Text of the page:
Kaleo then continued to increase the price of Evzio. On Feb. 1, the drug’s price rose to $4,500 from $900 for an Evzio package -- a 400% jump.

The price increases on top of rising demand have caused overall sales of naloxone to nearly quadruple in the last four years, according to prescription-tracking company IMS Health, increasing to $81.9 million last year from $21.3 million in 2011.

Eliza Wheeler at the Harm Reduction Coalition in San Francisco, which works to reduce overdoses, said the price increases are causing more nonprofit groups distributing naloxone to limit their operations.

“To reduce mortality you need to flood the community of drug users with naloxone,” she said. “That model is only effective if we have a low-cost product.”

Kaleo had donated 800 Evzio packages to Dunkle’s Orange County group. Now with that supply nearly gone, it has declined to provide more, she said.

“If we don’t have naloxone,” Dunkle said, “we’ll start losing people.”

Kaleo said that “due to overwhelming demand” the company had “exhausted our charitable donation supply for the balance of this year, and are not likely to be able to review applications for free product again until January.”

Company officials say there are valid reasons for the price increases.

Bill Peters, Amphastar’s chief financial officer, said the company raised its price in October 2014 because manufacturing costs were rising.

The company had also invested millions of dollars, he said, into the development of a new naloxone product that avoids injections by allowing for intranasal delivery.

Hospira was purchased by pharmaceutical giant Pfizer in Sept. 2015. Rachel Hooper, a Pfizer spokeswoman, said Hospira’s prices “take into account the investments necessary to produce high-quality generic drugs as well as ensure appropriate distribution.”

“As other manufacturers have exited the naloxone market over the years,” she said, “Hospira worked hard for more than three decades to maintain the availability of this important, medically necessary product.”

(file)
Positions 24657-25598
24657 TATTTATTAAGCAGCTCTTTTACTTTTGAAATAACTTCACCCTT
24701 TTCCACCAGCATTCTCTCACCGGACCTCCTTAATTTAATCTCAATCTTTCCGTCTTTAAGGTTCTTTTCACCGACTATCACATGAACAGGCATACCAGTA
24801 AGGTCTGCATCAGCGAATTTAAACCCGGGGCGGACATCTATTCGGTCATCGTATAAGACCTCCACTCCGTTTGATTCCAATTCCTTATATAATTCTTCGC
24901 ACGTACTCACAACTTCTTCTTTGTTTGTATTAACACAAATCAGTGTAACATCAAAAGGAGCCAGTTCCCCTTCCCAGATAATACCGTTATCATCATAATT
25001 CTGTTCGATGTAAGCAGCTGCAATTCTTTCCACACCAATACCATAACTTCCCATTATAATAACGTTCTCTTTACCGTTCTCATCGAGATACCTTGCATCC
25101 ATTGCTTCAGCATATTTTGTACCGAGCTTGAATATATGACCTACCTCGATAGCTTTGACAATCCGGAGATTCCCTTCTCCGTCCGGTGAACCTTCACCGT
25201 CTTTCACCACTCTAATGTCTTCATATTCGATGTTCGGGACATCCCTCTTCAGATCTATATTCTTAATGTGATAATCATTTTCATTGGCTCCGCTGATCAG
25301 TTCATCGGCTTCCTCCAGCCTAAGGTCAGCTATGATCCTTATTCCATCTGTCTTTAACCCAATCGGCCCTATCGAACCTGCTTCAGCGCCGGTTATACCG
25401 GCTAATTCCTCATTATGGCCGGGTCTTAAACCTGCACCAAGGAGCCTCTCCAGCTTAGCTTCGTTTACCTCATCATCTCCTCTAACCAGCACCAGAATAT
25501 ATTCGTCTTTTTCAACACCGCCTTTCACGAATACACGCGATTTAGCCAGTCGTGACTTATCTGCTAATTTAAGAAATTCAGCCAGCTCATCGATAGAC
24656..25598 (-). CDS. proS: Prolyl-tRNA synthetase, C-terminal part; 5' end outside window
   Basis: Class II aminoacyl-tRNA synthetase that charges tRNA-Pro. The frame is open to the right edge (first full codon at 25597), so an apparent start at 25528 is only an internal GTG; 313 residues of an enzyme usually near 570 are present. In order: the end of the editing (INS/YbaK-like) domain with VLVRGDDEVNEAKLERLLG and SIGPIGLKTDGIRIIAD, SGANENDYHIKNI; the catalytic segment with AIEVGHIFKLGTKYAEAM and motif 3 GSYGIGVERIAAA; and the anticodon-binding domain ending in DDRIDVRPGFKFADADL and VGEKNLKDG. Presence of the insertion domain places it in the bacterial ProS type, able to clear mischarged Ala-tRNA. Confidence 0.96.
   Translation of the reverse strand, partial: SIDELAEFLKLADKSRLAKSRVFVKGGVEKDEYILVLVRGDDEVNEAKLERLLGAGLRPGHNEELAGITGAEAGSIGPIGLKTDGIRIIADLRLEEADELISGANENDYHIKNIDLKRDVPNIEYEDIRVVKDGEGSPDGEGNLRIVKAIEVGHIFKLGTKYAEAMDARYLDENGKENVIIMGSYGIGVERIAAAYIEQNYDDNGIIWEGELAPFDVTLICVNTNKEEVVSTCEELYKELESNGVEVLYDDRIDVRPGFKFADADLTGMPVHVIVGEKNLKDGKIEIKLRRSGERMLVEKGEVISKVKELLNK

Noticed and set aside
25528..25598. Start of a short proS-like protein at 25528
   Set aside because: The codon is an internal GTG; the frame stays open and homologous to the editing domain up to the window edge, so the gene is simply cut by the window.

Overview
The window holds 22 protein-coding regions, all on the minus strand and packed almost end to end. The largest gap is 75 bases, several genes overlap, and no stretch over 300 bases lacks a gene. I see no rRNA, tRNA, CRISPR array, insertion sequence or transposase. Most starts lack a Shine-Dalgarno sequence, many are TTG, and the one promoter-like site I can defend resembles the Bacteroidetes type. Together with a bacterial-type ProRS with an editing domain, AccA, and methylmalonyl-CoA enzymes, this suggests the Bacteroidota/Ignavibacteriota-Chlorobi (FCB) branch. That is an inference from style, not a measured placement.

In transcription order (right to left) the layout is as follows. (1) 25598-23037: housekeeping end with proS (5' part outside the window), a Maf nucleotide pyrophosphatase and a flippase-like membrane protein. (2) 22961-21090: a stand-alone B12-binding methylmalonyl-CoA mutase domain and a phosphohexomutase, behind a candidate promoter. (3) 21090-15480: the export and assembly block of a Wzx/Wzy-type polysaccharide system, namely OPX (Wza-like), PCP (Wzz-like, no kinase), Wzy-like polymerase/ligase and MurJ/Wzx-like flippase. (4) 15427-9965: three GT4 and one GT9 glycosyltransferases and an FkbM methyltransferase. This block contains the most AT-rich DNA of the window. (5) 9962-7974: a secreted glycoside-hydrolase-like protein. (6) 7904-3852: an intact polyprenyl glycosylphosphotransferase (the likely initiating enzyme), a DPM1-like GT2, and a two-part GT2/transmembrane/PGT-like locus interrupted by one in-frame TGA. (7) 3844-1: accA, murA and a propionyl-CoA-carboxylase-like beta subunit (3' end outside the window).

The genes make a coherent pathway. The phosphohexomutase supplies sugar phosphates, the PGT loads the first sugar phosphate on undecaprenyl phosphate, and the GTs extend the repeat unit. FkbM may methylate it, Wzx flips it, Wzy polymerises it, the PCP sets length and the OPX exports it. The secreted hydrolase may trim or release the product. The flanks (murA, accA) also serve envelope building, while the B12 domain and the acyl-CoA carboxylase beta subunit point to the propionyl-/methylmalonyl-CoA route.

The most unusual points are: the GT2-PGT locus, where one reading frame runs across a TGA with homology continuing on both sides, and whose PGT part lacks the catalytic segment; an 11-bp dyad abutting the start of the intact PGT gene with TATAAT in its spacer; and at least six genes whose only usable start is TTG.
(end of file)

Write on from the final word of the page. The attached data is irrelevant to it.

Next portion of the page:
The other two naloxone manufacturers that received the senators’ letters were Mylan, which sells a vial for an average wholesale price of $23.70, according to Truven and Adapt Pharma of Dublin, Ireland. 

Late last year, Adapt introduced a naloxone nasal spray named Narcan for a average wholesale price of $150 for two units, according to Truven.

Adapt said in an email that it had not raised that price and is offering the package to law enforcement agencies and community groups for $75 -- half the listed price. The company is also offering the drug for free to some groups, including school nurses. Last week, Adapt sent 200 packages to Dunkle’s Solace Foundation.

Mylan, which moved its headquarters from Pennsylvania to the Netherlands in 2014 to lower its tax rate, declined to comment.

First approved in 1971, naloxone has been shown in studies to reduce deaths.

Overdose deaths plummeted after San Francisco’s public health department began distributing naloxone to heroin users in 2003, said Phillip Coffin, the city’s director of substance use research. In a new study, San Francisco found that by co-prescribing naloxone with painkillers, emergency room visits declined 47% over the next six months compared with pain patients who didn’t receive naloxone.

The drug comes with risks, including rare cases of heart attacks, seizures and death after the abrupt reversal of an overdose. And an ambulance must be called even if the victim wakes up, since naloxone does not work as long as most painkillers.

As the overdose toll keeps rising, states have passed laws making it easier to get naloxone. Most states now allow good Samaritans to administer the drug in emergencies. In January, new California regulations allowed pharmacists to begin furnishing naloxone without a prescription.

Paramedics have long stocked naloxone, but more cities are now requiring police to carry it.

Jim Davis, assistant fire chief in Columbus, Ohio, said the city’s firefighters last year used 2,250 naloxone doses, or about 6 doses a day -- at a cost of $147,000. Recently, Columbus also stocked the drug in 115 police cruisers, he said.

In Huntington, W. Va., where the overdose rate is among the nation’s highest, the city began distributing Evzio to members of the public in February after receiving 2,200 free packages from Kaleo. The city’s firefighters have also begun carrying the drug.

“I’m sure we have had dozens of overdose reversals,” said Michael Kilkenny, the physician director of the Cabell-Huntington Health Department.

But the city couldn’t afford the drug’s price without the company’s donation, he said. “We would not be able to purchase it.”

melody.petersen@latimes.com